Smithfield: Opinion

A pastor’s memories of home

To borrow a line from “The Andy Griffith Show,” Smithfield, “it’s my hometown.”

I grew up in Smithfield and have fond memories of growing up there. I now reside with my family in Kinston, where I am pastor of a church.

Every year at Christmastime, my mind goes back to growing up in that Southern, rural town in the shadows of the Triangle. I admit that, like every other high school student, I would sometimes say, “I can’t wait to get out of this town.” But while I did leave Smithfield for Nashville, Tenn., for college, I always missed the sights and sounds of Smithfield and always looked forward to going back during holidays, especially Christmas.

With some help from friends on Facebook, I took time to write down a few of my Christmas memories. I hope you enjoy my list and that it takes you back in time to fond memories of “my hometown.”

You probably have your own list, that’s what made our town so special. However, I realize that many of my memories are just that: memories. Many of the businesses and sights don’t exist any more. I understand things change. But that’s one of the precious things about Christmas, remembering things that made it special, and Smithfield was special.

•  The red Christmas lights on the light poles that lined the Neuse River bridge. A few were always burned out.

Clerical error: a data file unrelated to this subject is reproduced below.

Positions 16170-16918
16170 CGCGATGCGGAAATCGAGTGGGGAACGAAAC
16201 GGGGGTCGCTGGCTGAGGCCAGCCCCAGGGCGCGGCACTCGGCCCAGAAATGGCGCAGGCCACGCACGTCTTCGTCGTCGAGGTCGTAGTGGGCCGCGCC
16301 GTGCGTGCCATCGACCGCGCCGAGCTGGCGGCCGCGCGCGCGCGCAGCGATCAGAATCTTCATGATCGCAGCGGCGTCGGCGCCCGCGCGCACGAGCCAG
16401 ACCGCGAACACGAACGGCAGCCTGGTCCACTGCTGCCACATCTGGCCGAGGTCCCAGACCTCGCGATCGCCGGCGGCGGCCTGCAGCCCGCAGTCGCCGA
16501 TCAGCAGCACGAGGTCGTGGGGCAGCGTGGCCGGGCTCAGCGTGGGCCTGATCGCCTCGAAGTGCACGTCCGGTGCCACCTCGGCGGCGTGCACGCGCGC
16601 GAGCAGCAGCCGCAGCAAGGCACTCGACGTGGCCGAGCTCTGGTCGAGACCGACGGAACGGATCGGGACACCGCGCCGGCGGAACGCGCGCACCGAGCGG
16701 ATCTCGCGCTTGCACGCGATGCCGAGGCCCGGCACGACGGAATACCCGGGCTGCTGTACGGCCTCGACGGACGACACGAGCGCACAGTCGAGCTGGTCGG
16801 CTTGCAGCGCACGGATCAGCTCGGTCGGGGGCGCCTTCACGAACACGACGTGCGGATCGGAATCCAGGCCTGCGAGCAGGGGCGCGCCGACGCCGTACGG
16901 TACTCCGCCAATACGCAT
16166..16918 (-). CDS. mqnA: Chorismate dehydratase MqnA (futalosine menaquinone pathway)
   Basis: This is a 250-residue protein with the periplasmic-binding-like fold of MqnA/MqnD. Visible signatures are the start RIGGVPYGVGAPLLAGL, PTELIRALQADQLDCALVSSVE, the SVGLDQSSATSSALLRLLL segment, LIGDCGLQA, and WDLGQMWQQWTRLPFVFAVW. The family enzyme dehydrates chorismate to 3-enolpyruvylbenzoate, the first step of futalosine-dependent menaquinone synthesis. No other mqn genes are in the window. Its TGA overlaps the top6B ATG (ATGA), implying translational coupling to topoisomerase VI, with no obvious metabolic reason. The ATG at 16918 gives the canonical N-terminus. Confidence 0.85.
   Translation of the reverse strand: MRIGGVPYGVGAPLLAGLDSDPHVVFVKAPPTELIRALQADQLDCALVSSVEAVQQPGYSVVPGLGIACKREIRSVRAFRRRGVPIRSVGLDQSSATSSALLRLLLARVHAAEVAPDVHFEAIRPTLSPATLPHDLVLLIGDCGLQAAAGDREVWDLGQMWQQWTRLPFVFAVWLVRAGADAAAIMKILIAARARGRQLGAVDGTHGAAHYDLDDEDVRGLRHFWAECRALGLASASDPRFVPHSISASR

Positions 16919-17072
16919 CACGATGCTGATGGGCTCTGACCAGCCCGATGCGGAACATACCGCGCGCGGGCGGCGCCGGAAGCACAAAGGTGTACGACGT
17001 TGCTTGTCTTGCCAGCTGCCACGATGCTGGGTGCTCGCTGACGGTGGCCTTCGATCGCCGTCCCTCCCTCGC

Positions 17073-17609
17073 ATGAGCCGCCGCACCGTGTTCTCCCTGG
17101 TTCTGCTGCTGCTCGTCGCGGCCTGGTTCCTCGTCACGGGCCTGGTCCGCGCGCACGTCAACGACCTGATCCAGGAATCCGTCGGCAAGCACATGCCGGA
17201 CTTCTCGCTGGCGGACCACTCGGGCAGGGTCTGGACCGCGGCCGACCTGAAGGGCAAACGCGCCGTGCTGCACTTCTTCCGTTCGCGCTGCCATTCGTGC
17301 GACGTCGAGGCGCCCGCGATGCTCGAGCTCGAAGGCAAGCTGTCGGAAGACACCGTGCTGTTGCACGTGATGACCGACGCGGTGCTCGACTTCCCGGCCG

•  As a child in the 1970s shopping in the downstairs of the Roses store that was on Market Street.

•  Shopping at Belk and Green’s Jewelers when they were downtown.

•  Lee Rodgers and his incredible jazz bands playing around town.

•  Marching with the Smithfield-Selma High School Spartan Regiment in the Smithfield Christmas parade.

•  Lunch at the Galley.

•  Lunch at Sellers Grill with a piece of buttermilk pie.

•  Hanging out in the Dugout parking lot every night during Christmas break.

•  Hugh Austin’s sales at Christmastime with my Dad.

•  Eating at one of the few sit-down supper restaurants in town: Golden Corral, Pizza Hut in West Smithfield, Holt Lake, Howard Johnson’s or, on special occasions, Becky’s Log Cabin.

•  The Christmas tree outside the Smithfield library.

•  The aged Christmas lights under the underpass of the train track on the east end of Market Street and the wreath hanging over Market Street near the courthouse.

•  The Christmas tree in the middle of the pond at a doctor’s home in South Smithfield.

•  Dr. Hampton Casebolt’s Christmas tree in the lobby of SSS.

•  Ringing the Salvation Army bells with the Key Club in the parking lot behind Belk.

•  Getting a bag of fruit and a candy bar in a paper sack at church the last Sunday night before Christmas.

•  Christmas caroling to the elderly and shut-ins with West Calvary Free Will Baptist Church.

•  Basketball every day of Christmas break at the home of Kay Carroll or, if we could get in, at the Smithfield Elementary gym.

•  Renting movies from A-1 Video.

•  The smell of Mom and Dad’s house on Powell Street in West Smithfield.

•  Roger Wood’s house on Christmas Eve.

•  Luminary bags around the neighborhoods.

•  The people of Smithfield.

Thanks for the memories. I’ll never forget Smithfield, “my hometown.”

The writer, a former Smithfield resident, is a pastor who makes his home in Kinston.